You can easily make a repeated Gantt chart in Excel to track such things as an ice hockey player’s time on and off the ice. This chart compares the ice times of two rival players:
I recently rewrote my tutorial on Gantt Charts in Microsoft Excel, and I’ve written several times about repeated Gantt charts: Gantt Chart for Repeated Tasks, Easier Gantt Chart for Repeated Tasks, and Gantt Chart with Repeated Tasks via Excel XY Chart.
Blog visitor Jesse read the Gantt chart tutorial, and asked,
I have a question … I want to graph two hockey players … from two opposing teams that faced each other in a game. The goal is to chart their start times and duration, and they go on the ice in shifts.
So, for example, player 1 during his first shift, enters the ice at :55 (which means 55 seconds have elapsed in the game) and stays on for 1:26 (a minute and 26 seconds) …
I thought, sure, I can just post a link to those ancient repeated Gantt articles (this tutorial is very closely related to Easier Gantt Chart for Repeated Tasks), or I could get some data and create a real-world example. So here we are.
Hockey Shift Data
Apparently you can get this kind of data from the web site of the National Hockey League. This means you can use Power Query to get the data from the NHL, then clean it up. Jesse supplied me with a file containing data arranged like this:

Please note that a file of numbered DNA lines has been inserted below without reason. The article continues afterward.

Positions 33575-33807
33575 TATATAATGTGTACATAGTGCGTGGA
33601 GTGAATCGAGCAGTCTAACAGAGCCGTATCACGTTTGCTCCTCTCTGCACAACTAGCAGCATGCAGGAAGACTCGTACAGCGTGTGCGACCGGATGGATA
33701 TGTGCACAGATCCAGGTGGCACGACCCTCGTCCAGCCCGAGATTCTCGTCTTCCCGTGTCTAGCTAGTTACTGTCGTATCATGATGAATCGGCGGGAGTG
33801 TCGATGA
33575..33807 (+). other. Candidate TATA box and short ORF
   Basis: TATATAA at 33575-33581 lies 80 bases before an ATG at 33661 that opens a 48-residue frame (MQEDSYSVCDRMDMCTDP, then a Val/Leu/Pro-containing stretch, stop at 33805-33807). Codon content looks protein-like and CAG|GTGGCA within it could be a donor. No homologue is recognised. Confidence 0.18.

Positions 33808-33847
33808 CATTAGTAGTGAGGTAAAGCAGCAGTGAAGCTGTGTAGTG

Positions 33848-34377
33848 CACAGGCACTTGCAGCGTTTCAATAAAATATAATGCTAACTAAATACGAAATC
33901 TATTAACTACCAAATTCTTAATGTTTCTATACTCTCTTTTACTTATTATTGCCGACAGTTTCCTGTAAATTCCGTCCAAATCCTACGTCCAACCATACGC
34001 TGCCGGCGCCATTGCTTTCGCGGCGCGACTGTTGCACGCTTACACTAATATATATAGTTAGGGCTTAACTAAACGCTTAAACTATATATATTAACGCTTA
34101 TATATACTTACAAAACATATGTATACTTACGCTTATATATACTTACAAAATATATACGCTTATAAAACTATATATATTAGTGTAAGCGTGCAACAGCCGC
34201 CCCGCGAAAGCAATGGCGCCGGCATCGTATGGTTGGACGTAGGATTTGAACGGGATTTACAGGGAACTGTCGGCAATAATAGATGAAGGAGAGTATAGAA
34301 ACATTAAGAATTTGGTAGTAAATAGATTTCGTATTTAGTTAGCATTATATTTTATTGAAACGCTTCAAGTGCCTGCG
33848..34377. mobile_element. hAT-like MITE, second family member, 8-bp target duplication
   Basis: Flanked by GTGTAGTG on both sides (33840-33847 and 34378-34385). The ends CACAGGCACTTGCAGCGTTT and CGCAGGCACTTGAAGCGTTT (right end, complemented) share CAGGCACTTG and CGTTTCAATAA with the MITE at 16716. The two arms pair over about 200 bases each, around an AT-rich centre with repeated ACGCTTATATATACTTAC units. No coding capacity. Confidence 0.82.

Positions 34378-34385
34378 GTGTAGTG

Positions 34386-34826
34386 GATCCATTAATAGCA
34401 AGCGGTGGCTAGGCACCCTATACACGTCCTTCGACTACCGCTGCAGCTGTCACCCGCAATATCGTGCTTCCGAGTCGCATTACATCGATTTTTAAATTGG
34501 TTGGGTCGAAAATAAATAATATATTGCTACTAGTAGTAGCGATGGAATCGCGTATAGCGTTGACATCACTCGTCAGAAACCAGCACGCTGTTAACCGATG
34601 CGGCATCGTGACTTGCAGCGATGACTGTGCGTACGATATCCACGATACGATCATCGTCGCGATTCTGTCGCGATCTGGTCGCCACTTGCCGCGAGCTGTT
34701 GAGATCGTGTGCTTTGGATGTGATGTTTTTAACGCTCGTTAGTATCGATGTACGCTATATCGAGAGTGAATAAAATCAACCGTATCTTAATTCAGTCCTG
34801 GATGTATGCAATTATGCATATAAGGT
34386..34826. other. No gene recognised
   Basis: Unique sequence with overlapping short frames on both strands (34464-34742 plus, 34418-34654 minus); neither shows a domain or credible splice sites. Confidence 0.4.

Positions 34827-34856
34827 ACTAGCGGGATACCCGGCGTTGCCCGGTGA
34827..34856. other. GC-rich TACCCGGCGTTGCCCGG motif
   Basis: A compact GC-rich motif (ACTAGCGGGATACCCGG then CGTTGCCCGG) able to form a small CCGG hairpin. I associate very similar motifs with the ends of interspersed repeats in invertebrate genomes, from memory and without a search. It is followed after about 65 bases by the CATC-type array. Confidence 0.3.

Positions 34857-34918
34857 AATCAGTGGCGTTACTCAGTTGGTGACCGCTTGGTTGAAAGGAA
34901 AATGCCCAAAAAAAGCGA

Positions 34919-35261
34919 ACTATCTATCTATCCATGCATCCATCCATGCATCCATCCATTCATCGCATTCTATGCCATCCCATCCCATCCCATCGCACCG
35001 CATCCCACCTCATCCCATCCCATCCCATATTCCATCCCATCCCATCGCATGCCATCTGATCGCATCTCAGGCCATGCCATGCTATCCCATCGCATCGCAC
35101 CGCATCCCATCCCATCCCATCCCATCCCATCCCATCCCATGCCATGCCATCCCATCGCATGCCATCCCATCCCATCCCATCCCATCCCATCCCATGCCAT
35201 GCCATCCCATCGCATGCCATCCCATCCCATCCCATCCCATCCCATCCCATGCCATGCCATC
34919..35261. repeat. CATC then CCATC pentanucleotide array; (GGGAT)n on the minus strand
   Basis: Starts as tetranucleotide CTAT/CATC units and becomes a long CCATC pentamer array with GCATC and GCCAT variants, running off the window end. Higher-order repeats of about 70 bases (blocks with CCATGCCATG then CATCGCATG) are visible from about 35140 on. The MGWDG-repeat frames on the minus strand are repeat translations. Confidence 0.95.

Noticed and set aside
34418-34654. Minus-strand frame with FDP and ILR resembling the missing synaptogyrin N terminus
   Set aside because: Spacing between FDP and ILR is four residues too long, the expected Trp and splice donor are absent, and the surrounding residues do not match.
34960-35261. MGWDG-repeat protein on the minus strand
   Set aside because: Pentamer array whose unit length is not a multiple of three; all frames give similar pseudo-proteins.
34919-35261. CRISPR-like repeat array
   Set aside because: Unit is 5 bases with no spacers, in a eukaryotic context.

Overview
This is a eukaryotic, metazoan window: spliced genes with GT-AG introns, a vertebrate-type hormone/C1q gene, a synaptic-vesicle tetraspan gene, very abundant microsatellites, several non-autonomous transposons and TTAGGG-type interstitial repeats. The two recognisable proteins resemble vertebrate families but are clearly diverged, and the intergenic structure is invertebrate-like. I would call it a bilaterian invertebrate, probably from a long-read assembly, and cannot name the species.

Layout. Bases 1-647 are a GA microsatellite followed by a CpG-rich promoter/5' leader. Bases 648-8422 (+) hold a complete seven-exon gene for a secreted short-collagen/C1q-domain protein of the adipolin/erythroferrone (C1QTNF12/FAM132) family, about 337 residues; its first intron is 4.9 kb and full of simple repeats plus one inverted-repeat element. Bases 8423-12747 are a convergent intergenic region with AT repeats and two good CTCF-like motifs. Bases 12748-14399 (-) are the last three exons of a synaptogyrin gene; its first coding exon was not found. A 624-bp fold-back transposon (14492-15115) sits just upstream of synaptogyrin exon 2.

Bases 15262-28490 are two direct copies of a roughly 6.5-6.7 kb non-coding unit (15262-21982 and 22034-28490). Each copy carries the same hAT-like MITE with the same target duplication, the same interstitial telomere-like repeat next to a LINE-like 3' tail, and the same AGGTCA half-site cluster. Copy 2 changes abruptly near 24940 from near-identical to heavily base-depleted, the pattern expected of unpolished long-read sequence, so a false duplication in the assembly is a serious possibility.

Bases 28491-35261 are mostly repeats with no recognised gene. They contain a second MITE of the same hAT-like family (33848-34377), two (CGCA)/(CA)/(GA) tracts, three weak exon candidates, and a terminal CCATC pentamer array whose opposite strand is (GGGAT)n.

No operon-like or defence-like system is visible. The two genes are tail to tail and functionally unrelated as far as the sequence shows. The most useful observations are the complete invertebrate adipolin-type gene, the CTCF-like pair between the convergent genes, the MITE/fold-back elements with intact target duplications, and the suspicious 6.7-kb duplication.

I might have tried to clean up the data more in Power Query, and maybe I’ll do just that and write another tutorial at a future time. But it’s not too hard to clean it up in Excel. First, all of the data is in text format, not numerical. Second, for the Start of Shift and End of Shift columns, there are two times in each cell: time elapsed in the period, and time remaining in the period, separated by a slash. Third, the times are for each period, and I wanted total time in the whole game, so period 1 goes from 0:00 to 20:00, period 2 from 20:00 to 40:00, and period 3 from 40:00 to 60:00. Finally, I want to make sure the times are in minutes and seconds, not the hours and minutes Excel would assume if it saw, for example, 12:34.
Here is the data with a couple columns added.
The formula in cell H2 is
LEFT extracts 0:50 from 0:50 / 19:10 in cell D2,
"0:"& converts 0:50 to 0:0:50, so Excel will produce the output in minutes and seconds, and
(C2-1)*20/60/24 adds 20 and 40 minutes for the second and third periods.
The formula in cell I2 is
which inserts the blank hour so our elapsed time is in minutes and seconds.
We’re almost ready to go.
Gantt Chart of Ice Time
To give myself a category variable, I inserted the shift numbers from column B into the blank column G, as numbers.
Then following the procedure for creating a Gantt chart, I selected the blue shaded range and inserted a stacked bar chart. Note: don’t do this yet; I’m explaining why it won’t quite work like this.